The UK government has rejigged its open source and open standards software procurement policy, following pressure from OSS vendors last autumn.
Early last year the Cabinet Office revised its rules on public sector open source software purchases, but many OSS players complained that the policy amendments didn’t go far enough.
Others grumbled that the government was failing to police its own rules.
The government published the latest revision to its policy (PDF) today, after it brought in new measures to promote open standards and encourage the reuse of software on 25 February 2009.
Measures outlined in the strategy - which took five years to be overhauled - included an education programme, guidance on procurement from the Chief Information Officers (CIO) Council, headed up by John Suffolk, and assessment of new products. It also aimed to spotlight open standards by ensuring systems were interoperable and avoided product lock-in.
Come last September, some OSS vendors - including Ingres, Red Hat and Alfresco - complained that a lack of enforcement effectively nullified the government’s own rules, thereby making OSS and open standard procurements a rarity rather than the rule. The government hopes that today’s rejig of the “action plan” addresses some of those grumbles.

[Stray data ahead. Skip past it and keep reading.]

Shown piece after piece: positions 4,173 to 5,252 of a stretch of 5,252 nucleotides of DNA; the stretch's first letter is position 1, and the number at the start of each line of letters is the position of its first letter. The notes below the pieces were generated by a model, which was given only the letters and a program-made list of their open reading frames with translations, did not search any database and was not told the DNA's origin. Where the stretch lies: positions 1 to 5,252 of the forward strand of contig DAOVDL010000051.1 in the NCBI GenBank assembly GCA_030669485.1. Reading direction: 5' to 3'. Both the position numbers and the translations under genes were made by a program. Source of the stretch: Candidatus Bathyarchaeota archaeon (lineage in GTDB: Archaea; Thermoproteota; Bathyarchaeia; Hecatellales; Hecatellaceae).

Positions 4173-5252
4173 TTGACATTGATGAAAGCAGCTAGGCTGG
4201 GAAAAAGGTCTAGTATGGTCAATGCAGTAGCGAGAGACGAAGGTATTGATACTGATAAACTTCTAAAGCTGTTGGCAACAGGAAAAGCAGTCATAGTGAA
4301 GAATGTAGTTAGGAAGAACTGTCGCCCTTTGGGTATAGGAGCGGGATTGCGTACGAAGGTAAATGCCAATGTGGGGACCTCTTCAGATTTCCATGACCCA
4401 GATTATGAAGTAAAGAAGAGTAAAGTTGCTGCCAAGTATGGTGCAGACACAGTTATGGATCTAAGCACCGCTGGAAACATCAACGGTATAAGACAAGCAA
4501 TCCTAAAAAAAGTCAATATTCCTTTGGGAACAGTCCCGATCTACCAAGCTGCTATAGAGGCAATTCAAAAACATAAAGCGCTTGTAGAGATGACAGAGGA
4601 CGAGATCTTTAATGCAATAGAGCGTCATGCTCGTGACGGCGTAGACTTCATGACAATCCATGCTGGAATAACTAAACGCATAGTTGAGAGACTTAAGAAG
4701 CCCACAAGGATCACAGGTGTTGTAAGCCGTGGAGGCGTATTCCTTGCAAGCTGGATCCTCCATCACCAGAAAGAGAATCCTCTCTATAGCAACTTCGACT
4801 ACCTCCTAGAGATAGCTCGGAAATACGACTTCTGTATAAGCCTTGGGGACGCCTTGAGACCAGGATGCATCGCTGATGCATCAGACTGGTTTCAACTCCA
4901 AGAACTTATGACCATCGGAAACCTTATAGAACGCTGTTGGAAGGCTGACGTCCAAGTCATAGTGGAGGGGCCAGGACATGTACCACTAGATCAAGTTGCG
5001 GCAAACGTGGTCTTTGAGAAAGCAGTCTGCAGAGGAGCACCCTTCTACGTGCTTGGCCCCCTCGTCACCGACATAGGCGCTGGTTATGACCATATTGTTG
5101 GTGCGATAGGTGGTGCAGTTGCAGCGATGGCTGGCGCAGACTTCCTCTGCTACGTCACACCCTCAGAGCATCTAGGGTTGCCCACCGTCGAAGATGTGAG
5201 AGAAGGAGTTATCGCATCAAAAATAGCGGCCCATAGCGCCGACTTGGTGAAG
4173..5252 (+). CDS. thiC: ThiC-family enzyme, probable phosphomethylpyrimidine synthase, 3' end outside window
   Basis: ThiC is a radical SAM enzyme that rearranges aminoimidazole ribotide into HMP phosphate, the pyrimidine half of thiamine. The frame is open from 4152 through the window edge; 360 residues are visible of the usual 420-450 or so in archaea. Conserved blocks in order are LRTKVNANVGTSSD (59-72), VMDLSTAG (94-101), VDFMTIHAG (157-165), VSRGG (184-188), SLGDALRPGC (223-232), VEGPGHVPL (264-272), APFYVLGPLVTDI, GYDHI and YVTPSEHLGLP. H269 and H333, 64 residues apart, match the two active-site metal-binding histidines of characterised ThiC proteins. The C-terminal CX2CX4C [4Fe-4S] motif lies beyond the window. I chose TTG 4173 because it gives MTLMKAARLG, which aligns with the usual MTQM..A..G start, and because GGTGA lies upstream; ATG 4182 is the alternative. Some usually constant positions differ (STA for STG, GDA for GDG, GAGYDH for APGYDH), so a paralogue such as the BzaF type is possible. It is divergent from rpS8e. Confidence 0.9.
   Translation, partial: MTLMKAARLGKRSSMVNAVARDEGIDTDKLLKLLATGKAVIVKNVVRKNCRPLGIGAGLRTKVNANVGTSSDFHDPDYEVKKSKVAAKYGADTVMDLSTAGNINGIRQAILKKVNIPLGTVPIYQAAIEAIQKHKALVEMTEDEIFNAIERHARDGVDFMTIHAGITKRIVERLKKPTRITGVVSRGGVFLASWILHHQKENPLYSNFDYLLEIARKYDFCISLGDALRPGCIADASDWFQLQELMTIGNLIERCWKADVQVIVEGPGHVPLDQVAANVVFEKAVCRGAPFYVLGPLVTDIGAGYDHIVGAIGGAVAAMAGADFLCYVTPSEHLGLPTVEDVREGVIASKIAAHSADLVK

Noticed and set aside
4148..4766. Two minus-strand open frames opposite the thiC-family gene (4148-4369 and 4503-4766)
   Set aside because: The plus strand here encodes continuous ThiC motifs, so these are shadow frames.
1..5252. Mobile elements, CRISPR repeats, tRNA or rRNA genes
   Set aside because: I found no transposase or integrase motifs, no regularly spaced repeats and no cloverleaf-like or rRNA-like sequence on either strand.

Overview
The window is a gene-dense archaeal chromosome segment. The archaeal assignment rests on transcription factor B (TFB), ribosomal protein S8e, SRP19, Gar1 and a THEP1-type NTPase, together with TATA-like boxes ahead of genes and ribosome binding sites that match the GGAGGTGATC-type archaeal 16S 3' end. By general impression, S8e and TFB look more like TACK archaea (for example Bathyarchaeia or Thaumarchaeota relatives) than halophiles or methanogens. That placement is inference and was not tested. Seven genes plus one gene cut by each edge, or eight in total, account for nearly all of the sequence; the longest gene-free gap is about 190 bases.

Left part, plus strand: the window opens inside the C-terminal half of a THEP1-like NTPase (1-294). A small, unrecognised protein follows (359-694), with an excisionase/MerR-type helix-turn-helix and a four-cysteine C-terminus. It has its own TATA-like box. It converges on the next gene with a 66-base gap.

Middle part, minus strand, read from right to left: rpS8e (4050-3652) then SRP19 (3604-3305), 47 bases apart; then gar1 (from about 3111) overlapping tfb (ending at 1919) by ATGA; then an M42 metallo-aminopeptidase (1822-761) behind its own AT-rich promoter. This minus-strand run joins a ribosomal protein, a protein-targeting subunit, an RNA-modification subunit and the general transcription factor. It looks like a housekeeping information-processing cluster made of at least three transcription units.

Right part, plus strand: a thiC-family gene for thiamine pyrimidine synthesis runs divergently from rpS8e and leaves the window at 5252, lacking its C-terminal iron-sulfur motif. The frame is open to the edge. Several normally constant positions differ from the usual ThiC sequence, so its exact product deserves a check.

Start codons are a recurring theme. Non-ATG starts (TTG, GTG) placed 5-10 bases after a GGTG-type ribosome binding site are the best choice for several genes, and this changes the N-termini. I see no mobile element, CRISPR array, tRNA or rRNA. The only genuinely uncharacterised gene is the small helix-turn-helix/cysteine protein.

Cabinet Office minister Angela Smith penned a foreword to the revised paper, which appears to openly attack multinational software makers such as Microsoft and Oracle.
“When Sir Tim Berners-Lee invented the World Wide Web in 1989, he fought to keep it free for everyone. Since then, not everyone in ICT has displayed quite the same philanthropic spirit and a small number of global organisations dominate,” she said.
“But over the past few years, the people have begun to fight back. Individuals, working together over the internet, can create products that rival and sometimes beat those of giant corporations. The age of Open Source is dawning and Government has embraced it, becoming more innovative, agile and cost-effective.”
The Cabinet Office said that the amendments to the policy didn't represent a "wholesale change" to its February 2009 rules.